(7)
where *N*_{het} is the number of individuals heterozygous at locus *i*, and *N* is the total population size. Since we had two genes in our simulations (one for each molecular component, and two for the additive model), we took the average heterozygosity across both. Under SSWM theory, heterozygosity should be close to zero, as evolution is mutation limited and beneficial alleles should be quickly fixed. To measure the effects of segregating alleles on the trait, we measured the ratio between the phenotype created by only fixations and the population mean phenotype,
(8)
where *P*_{fixed} is the phenotype due to only fixed alleles and is the mean population phenotype. *P*_{fixed} was calculated by removing any segregating effects from the *α*_{Z} and *β*_{Z} values and recalculating the phenotype via Eq 4. Under SSWM, *r* ≈ 1, as the phenotype of the population should be constructed from only fixations due to strong selection quickly fixing any segregating beneficial alleles.

### Fitness effect calculation

To assess the shape of the DFE, we needed to measure the fitness effects of mutations that arose during the adaptive walk. We performed single gene knockouts and measured the difference between the “wild-type” (genotype AA) and knockout’s (genotype aa) relative fitness. A flowchart is given in S2(A) Fig. To measure a given mutation’s effect on fitness, we first subtracted that mutation’s homozygous effect on the molecular component (*α*_{Z} or *β*_{Z}) and recalculated the trait value via Eq 4. We then calculated the relative fitness of this knocked-out individual (*w*_{aa}) via Eq 5. To get our final homozygous fitness effect, we subtracted *w*_{aa} from the relative fitness of an individual with the mutation (*w*_{AA}):
(9)

We built a custom tool to recalculate the phenotype and fitness recalculations, implementing the Ascent C++ library to solve ODEs [83]. This library was also used in the SLiM simulations, keeping the phenotype calculation consistent. The source code for our tool can be found at https://github.com/nobrien97/odeLandscape. Fitness effects were calculated in a similar manner for additive simulations. However, the phenotype was computed as the sum of additive effects instead of using the network ODE solution.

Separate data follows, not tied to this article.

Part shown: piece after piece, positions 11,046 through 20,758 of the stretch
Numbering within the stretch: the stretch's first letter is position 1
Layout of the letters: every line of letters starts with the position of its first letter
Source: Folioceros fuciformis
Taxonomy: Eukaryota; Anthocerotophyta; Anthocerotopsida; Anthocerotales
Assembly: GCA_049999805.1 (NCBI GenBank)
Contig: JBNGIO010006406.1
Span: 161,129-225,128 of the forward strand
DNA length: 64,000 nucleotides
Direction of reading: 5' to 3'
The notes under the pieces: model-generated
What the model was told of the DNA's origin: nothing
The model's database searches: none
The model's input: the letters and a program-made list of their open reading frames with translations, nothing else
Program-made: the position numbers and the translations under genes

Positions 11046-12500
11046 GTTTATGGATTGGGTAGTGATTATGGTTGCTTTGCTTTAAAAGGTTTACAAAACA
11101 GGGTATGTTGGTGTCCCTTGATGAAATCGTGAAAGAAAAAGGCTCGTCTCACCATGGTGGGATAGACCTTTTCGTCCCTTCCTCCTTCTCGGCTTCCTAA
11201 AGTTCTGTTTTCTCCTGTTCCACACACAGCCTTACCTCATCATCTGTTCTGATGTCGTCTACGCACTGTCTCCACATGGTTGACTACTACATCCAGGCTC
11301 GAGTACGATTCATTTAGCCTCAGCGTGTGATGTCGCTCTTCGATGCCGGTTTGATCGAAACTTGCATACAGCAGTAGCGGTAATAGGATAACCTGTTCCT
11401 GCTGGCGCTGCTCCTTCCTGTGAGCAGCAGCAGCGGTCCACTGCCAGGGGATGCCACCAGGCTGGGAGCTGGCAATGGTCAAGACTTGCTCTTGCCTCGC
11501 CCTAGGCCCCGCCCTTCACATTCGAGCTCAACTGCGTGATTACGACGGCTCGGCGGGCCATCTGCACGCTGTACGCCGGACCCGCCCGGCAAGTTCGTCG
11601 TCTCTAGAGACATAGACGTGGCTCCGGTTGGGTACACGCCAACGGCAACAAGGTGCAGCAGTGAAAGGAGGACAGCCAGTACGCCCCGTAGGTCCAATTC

*In silico* mutant screen

In addition to the DFE of mutations that arose during the adaptive walk, we were also curious about the total DFE across the space of possible mutations (including deleterious mutations that would be lost quickly). We ran an *in silico* mutant screen experiment to determine whether the fitness distribution of possible mutations differed between additive and NAR populations. A flowchart is given in S2(B) Fig. We sampled 1,000 mutations from a standard normal distribution and added them to the molecular component values/quantitative trait values of individuals at each step of the adaptive walk. This was done for both network and additive models. We chose a standard normal distribution as it matched the distribution of new mutations that populations faced in the simulations. For the network models, mutations were applied separately to *α*_{Z} and *β*_{Z}, while in the additive models, the mutation effect was added to the quantitative trait value. We then recalculated the phenotypic and homozygous fitness effects of the sampled mutations using the fitness effect calculation methods described above. The source code for this experiment can be found at https://github.com/nobrien97/NARAdaptiveWalk2023.

### Expected waiting times to beneficial mutation

To tie the mutant screen findings to a quantitative measure of adaptation, we used the mutant screen fitness effect distribution to estimate the expected waiting time to a beneficial mutation between models. We first calculated waiting times, *t*_{wait} for a particular simulation replicate at a given adaptive step using the equation
(10)
where *N* is the population size, *μ* is the per-locus, per-generation mutation rate, and *p*_{s>0} is the probability that a new mutation is beneficial. *N* is multiplied by 4 because the population is diploid, and because there were two loci contributing to the trait. *p*_{s>0} is given by
where *m* is the total number of mutations generated in the *in silico* mutation screen experiment and *m*_{s>0} is the number of mutation screen alleles with beneficial effects on fitness.

Waiting times were calculated for each adaptive step and model. Comparisons between models were done using a bootstrap analysis. We sampled 100,000 different NAR-Additive model pairs across all adaptive steps, calculating the difference between their waiting times. We then calculated the means and 95% confidence intervals (CIs) for each model’s waiting times and the difference between models (Δ*t*_{wait}). The source code for this analysis can be found at https://github.com/nobrien97/NARAdaptiveWalk2023. A flowchart describing this methodology is shown in S3 Fig.